385 Results for

biological

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Appliance Science: The uplifting biology of baking

We owe a lot to an invisible organism that makes foods like bread possible. In the latest installment of our Appliance Science column, we look at our favorite fungus: yeast.

By December 16, 2014

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TaxiClear turns mice, lizards into biological art

A new chemical clearing formula transforms mice and lizards into hauntingly beautiful works of art in the name of science. Crave's Bonnie Burton chats with TaxiClear's co-creator Michael Johnson.

By May 14, 2014

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This is what tasting looks like

For the first time, scientists have captured live images of the process of tasting on the tongue.

By April 26, 2015

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Human brain tissue, stomach cells to adorn Epidemia clothing line

In an effort to bring some bling to the sciences, a medical student plans to use biological images to make a line of striking fitness apparel.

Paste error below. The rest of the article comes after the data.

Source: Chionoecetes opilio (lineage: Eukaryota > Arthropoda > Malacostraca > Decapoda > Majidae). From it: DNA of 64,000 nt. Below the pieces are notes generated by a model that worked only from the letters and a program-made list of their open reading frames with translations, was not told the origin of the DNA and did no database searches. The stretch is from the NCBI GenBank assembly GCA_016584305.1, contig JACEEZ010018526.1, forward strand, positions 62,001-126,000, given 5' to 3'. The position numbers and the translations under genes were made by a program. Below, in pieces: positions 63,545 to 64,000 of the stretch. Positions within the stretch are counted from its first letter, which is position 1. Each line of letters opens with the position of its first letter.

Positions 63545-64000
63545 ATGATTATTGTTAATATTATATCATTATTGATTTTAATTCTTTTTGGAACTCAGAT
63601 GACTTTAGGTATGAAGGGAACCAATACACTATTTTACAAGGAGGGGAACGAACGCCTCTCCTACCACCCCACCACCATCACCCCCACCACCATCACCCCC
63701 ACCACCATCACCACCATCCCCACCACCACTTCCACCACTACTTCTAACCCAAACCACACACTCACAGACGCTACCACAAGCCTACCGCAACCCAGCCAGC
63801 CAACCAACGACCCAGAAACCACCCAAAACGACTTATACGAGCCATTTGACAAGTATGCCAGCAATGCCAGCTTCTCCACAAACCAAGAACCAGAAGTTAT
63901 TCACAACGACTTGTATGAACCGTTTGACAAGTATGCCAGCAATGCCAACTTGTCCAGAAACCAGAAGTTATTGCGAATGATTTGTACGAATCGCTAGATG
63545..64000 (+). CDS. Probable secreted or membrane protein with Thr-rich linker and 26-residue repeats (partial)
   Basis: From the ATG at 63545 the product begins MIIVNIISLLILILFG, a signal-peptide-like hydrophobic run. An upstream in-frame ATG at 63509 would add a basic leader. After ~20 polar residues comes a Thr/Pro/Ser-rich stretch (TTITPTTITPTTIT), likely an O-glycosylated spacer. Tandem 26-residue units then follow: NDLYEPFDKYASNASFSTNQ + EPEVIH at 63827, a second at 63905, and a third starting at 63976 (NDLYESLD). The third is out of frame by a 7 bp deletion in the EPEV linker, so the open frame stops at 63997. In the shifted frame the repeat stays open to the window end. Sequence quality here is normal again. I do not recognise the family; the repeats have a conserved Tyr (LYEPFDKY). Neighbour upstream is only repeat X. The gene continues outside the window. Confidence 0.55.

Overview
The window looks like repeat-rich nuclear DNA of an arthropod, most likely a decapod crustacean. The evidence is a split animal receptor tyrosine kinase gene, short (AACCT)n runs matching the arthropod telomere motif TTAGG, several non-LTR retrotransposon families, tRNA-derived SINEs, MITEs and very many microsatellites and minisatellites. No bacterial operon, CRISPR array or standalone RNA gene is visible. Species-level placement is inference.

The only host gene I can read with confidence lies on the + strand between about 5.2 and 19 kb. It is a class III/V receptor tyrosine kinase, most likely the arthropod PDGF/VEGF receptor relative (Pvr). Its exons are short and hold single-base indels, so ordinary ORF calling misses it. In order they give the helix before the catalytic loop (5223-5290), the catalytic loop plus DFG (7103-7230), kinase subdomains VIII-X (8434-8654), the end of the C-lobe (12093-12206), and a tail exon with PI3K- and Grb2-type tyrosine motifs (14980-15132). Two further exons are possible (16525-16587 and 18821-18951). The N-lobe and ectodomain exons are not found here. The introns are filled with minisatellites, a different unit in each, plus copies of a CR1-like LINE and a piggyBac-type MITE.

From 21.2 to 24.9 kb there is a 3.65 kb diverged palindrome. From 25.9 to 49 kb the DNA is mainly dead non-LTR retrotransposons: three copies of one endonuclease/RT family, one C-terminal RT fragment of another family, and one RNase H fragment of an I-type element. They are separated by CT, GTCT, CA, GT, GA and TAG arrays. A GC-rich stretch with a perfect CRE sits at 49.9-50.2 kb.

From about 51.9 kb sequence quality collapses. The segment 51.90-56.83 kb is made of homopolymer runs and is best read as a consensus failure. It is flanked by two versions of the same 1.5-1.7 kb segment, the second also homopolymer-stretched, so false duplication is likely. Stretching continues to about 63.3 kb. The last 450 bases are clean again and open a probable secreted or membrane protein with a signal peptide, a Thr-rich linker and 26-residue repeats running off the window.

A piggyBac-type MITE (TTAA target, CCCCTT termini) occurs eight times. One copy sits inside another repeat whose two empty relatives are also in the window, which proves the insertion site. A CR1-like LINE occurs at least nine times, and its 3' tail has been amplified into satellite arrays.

By April 14, 2015

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Flying bee robot uses an insect-inspired eye

BeeRotor is the first aerial robot that can fly over uneven terrain using visual input to stabilise -- not an accelerometer.

By March 10, 2015

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'Bionic' rebuild gives three amputees mind-controlled robotic arms

Three Austrian men have received mind-controlled robotic arms, using a world-first technique called "bionic reconstruction."

By February 24, 2015

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The world's new strongest natural material: Limpet teeth

Step aside, spider silk: the strongest material in the world can be found inside the mouths of rock-dwelling marine gastropods.

By February 18, 2015

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Scientists propose 'cortical modem' implant to give you Terminator vision

US military research agency DARPA forsees a tiny implant that could restore sight loss or give you a heads-up display without a helmet or glasses.

By February 17, 2015

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Waiting for Mr. Right goes against evolutionary grain, says research

Technically Incorrect: A report by researchers at Michigan State University suggests we're hardwired to skip Mr. or Ms. Right in favor of Mr./Ms. Right Now.

By February 7, 2015

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Cheerful tweets may mean a healthier heart

A large-scale analysis of language used on Twitter adds to the evidence that negative emotions are directly linked to heart disease.

By January 22, 2015